Hi, I went to a very interesting seminar organised by our school a couple of weeks ago, about dyslexia. It was by a man who is dyslexic, and whose father and son are also dyslexic. After a horrendous time at school, he went on to obtain three degrees and worked as an educational pyschologist for 35 years. He's now on a mission to educate parents and teachers about dyslexia. He says everybody else who has written about dyslexia is an academic, who has no personal knowledge of what its like, they can only make assumptions based on what they see, whereas he's had 60 odd years living with dyslexia.
His name is Laugton King.
He has a website, and has written three books, details on the webiste. I found them at our library too. I would really recommend checking him out.
He says that teachers often try and ''blame'' the child and make them fit into a very literacy based school system - when in reality its just that the kids think differently, and the teachers should be working out a different way of teaching, to suit the child.
He says that most people are ''petrols'' (who think in words) and that dyslexics are ''diesels'' (who think in pictures). The education system suits petrols, and chucking more petrol down a diesel engine just doesn't work.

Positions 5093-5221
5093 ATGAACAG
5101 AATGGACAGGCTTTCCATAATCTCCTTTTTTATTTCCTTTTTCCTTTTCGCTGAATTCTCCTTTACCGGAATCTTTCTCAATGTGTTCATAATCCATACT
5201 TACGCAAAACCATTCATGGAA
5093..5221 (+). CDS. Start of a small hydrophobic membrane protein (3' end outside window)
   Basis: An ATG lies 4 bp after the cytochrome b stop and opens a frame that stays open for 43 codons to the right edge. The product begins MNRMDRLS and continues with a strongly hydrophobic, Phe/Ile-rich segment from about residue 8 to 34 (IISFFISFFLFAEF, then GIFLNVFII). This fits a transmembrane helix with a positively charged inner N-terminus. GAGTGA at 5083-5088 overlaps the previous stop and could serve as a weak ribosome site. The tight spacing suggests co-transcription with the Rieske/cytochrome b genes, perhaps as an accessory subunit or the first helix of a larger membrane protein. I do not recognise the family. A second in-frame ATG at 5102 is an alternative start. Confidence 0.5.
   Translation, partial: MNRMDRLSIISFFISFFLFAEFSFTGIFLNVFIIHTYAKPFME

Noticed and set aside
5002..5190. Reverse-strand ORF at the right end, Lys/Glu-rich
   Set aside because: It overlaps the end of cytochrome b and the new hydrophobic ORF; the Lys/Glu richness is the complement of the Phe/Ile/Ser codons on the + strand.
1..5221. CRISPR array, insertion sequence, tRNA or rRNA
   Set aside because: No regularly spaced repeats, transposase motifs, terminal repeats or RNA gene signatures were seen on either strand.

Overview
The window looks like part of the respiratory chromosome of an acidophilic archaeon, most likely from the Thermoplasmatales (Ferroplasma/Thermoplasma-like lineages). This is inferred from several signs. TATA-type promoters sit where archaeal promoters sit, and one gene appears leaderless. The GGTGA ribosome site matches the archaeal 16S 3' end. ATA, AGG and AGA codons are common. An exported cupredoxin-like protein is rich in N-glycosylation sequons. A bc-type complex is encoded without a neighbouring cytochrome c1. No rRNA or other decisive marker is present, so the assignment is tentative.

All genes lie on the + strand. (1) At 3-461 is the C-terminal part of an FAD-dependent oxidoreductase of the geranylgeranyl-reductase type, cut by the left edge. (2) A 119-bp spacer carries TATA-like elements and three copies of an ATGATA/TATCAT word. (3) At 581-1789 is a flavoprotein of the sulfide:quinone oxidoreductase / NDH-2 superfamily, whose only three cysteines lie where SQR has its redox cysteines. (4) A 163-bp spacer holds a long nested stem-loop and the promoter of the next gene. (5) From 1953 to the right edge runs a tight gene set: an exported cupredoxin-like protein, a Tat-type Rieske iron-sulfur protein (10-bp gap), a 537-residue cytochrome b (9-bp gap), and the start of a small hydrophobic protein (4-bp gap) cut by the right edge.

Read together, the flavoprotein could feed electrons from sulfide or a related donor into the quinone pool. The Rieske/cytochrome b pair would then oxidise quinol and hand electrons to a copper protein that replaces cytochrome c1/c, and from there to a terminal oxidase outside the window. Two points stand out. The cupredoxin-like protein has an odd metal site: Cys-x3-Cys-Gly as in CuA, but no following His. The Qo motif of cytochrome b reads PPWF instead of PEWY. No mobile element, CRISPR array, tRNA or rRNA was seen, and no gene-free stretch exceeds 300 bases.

My husband is a diesel (and probably one of my sons too), and he's really smart, but writing and spelling are definately not his strong suit! But... if you ever needed anything fixed or if there was ever an emergency, he's definately the kind of guy you need around! Diesels have lots and lots of really great skills, and often lots of fun to be around.
I actually believe that the "symptoms" of what we currently call "Dyslexia" are actually not innate tendencies but rather are caused by our failure to recognise the visual spatial and appropriately adapt to their needs.
My grandson was exceptionally well organised until he hit formal education and was introduced to step by step progressive (sequential) teaching ..... being forced to use his brain that way day in day out has resulted in him becoming disorganised at home.